CanJam at RMAF 2015: Pioneer SE Master 1 Flagship Headphones

I heard tell of these about 8 months ago, but evidently they've been available on the international market for a couple of years according to Rolf Hawkins, who was representing Pioneer at the show. He said Pioneer has been receiving good feedback on the headphones when they were shown in the USA at a few other shows, and now they've decided to make them available in the domestic market.

The SE Master 1 (~$2500) is a full-sized, around the ear, open design with the notable characteristic of using a ceramic aluminum composite driver central dome in the diaphragm.

CanJamRMAF2015_Pioneer_Photo_ExplodedView

Exploded view of the SE Master 1 driver assembly.

Another unusual feature is a removable tensioning band to adjust the caliper pressure on the head. The headphone comes with two interchangeable tensioning bands. Some really interesting additional technical information is available on this page.

I had only a quick listen at the show and thought they were good enough to request a further sample for measurements and a focussed listening session. For more info you can check out this Head-Fi thread.

COMMENTS
zobel's picture

I wouldn't publish the frequency response curve that they have here. It shows no bass (down 13dB @ 50 Hz) a nasty spike in the highs (5 dB peak @ 4 KHz), and an out of control top end (10 dB peak at 20 KHz)!

There seems to be as many versions of frequency response charts as there people making them. It will be interesting to see how your measurements compare, Tyll. I see that Sennheiser sends out, if requested, an individually graphed frequency response chart for every one of the HD 800s it builds. Again, a totally different animal than your graphs Tyll. The companies don't have to tell you how they measure their cans.

detlev24's picture

I know, e.g., that AKG is not giving out any of their measurements, although they store them for each unit. Furthermore, regarding the K812, they claim Tyll's measurements are not meaningful for different reasons (equipment used, its calibration etc.).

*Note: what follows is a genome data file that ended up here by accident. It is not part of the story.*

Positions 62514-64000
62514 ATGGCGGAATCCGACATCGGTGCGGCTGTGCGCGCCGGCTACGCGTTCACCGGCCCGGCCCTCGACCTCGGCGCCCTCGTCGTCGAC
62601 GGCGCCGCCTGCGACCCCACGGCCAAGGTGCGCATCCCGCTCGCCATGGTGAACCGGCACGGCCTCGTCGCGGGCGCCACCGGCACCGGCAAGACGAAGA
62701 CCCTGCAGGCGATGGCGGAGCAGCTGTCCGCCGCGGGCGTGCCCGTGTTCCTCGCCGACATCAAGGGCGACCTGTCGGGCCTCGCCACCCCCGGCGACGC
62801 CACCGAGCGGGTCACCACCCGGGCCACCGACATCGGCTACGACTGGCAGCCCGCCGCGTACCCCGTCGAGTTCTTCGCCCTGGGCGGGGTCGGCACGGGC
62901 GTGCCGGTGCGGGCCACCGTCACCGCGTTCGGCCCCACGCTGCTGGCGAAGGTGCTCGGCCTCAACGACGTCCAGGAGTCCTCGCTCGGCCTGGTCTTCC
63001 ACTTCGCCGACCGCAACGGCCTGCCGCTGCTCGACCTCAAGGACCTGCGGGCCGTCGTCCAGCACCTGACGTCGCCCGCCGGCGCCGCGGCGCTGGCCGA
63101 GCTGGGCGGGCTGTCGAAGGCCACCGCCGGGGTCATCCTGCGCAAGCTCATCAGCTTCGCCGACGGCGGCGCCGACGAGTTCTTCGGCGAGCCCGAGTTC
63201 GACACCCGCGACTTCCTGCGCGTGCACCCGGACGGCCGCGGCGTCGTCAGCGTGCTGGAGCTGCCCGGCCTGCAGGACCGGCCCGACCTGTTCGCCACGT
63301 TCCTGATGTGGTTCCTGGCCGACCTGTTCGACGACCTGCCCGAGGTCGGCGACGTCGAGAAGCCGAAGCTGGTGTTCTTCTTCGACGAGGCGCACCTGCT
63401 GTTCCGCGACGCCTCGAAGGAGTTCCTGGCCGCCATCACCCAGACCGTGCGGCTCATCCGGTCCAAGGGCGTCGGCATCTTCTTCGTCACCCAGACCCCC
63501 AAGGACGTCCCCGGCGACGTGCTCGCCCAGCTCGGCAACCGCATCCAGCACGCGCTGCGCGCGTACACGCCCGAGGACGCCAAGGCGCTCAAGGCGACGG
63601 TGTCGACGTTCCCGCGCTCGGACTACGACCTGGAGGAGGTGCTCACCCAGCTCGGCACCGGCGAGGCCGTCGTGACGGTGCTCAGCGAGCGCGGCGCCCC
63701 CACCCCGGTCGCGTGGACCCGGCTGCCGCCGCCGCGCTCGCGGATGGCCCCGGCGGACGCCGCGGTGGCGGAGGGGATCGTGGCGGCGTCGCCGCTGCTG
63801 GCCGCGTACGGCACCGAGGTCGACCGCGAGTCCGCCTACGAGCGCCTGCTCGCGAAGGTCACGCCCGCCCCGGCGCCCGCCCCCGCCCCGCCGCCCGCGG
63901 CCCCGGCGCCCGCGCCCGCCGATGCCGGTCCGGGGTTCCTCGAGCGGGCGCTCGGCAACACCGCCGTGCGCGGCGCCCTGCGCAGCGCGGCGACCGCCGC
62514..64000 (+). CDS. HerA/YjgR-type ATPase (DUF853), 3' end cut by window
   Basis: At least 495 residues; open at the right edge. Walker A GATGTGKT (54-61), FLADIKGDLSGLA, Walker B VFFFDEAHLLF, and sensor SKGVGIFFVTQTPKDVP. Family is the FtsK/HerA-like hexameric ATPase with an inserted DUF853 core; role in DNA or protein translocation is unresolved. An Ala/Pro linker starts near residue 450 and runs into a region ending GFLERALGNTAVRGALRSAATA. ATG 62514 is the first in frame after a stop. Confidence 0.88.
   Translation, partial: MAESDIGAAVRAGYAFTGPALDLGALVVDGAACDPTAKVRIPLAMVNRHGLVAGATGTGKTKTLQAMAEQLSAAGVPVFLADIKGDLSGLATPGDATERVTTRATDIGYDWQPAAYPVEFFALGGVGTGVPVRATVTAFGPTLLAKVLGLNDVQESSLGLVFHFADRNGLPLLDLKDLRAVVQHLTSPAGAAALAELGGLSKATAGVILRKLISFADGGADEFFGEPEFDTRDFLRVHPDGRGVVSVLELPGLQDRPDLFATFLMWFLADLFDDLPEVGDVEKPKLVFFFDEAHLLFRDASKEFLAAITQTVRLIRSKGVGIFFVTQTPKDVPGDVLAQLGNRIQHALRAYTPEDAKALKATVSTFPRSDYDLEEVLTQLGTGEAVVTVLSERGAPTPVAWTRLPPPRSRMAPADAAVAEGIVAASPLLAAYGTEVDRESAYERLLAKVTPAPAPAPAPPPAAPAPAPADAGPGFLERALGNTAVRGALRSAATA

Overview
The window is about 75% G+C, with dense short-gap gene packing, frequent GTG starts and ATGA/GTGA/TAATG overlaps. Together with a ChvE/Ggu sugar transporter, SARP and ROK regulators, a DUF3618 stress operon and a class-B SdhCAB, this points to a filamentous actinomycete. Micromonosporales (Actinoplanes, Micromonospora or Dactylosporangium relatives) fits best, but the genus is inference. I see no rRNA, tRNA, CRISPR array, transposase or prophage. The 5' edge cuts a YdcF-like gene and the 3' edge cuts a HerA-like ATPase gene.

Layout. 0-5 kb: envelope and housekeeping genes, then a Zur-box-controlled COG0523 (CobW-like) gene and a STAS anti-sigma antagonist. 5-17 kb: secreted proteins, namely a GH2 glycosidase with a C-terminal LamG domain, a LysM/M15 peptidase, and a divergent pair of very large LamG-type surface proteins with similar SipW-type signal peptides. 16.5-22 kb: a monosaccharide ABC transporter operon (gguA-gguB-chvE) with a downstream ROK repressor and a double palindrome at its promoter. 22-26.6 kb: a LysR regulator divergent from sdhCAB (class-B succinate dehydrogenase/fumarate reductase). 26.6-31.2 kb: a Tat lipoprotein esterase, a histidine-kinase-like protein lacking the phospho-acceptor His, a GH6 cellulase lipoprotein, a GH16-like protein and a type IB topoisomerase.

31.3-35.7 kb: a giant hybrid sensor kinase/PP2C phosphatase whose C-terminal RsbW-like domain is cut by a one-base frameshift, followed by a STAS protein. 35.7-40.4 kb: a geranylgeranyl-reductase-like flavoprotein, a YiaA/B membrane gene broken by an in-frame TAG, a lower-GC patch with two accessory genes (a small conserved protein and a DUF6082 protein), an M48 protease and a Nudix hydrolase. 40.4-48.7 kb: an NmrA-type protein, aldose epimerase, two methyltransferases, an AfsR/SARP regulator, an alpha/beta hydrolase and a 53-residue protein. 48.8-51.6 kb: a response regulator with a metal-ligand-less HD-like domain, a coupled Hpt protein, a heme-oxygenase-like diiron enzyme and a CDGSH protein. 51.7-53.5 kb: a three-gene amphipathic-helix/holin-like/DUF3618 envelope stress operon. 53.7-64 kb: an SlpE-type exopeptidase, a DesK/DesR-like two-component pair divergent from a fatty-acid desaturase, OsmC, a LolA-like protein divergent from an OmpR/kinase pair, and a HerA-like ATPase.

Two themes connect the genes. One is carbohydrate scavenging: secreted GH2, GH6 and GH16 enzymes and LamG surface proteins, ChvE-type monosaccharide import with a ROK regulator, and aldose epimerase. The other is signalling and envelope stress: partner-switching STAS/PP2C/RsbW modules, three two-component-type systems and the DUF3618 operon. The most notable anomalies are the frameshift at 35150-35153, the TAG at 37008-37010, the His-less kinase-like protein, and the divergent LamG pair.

In the end, it is very difficult to compare measurements if different sources do not stick to the same standard! (Well, is there any standard?)

Hands's picture

I gave these a shot at RMAF. Don't worry about Pioneer's graph. Perhaps that is a raw driver response? Either way, the headphone itself is rather dark and somewhat bassy sounding.

detlev24's picture

I expect to see significant bass distortion on their measurements, although they might be in total better balanced than the AKG K812.

Seth195208's picture

Diamond coated beryllium diaphragms, maybe.

detlev24's picture

It does not matter if the outcome is uncontrolled.

An example, the new B&W line-up: superb choice of materials (in theory) like their diamond tweeter. However, the frequency response of these speakers is awful and certainly not close to a studio monitor's target frequency response (B&W advertises for professional use, as well...).

Seth195208's picture

I was trying to be funny. Didn't work.
Anyway, you're spot on about the response. If it's uncontrolled like the B&W tweeter, the material it is made from is pretty useless. But if it actually has baffle reinforcement of the low frequencies, like the latest Magico beryllium diamond tweeter, it can be phenomenal, but...that's a different website.

Seth195208's picture

Of course I'm referring to the lower registers of a good tweeter, around 2khz.

detlev24's picture

Don't worry, it worked - I actually was smiling.

;)

Jazz Casual's picture

Looking forward to the review of the master's creation.

Mr.TAD91's picture

Thanks for posting this, Tyll!

I'm expecting these headphones to represent TAD. They should be completely transparent and able to showcase the uppermost amount of micro detail, while being completely neutral and organic in midrange reproduction. They should be a standard master of all genres, and be capable of reproducing transients at their intended speed; bass texture, quality and extension should ditto the very best studio monitors. Their treble and brilliance should be articulate and precise as it flows with the rest of the spectrum.

However, I'm very worried about the sources used to test these headphones. As they are made by TAD in house, these headphones should bring out all of the capabilites and/or limitations/flaws of the source components and nothing else. I have very high expectations for these headphones and believe only Tyll's best gear should be used to test them!

It should also be known that...
The very best digital audio sounds exactly as it was intended in its highest form - It sounds like analog. The trouble is, it's very costly to produce audio components that are the best representation of the upper limits of digital audio. This is why we may describe a solid-state amplifier as "cold" or a CD player as "sterile sounding." The balance between honest accuracy and technical acccuracy has been bridged by ultra-high end components, like the TAD D600. It's like your ears were the microphone and picked up all of the audio on a recording!

Good luck, Master 1!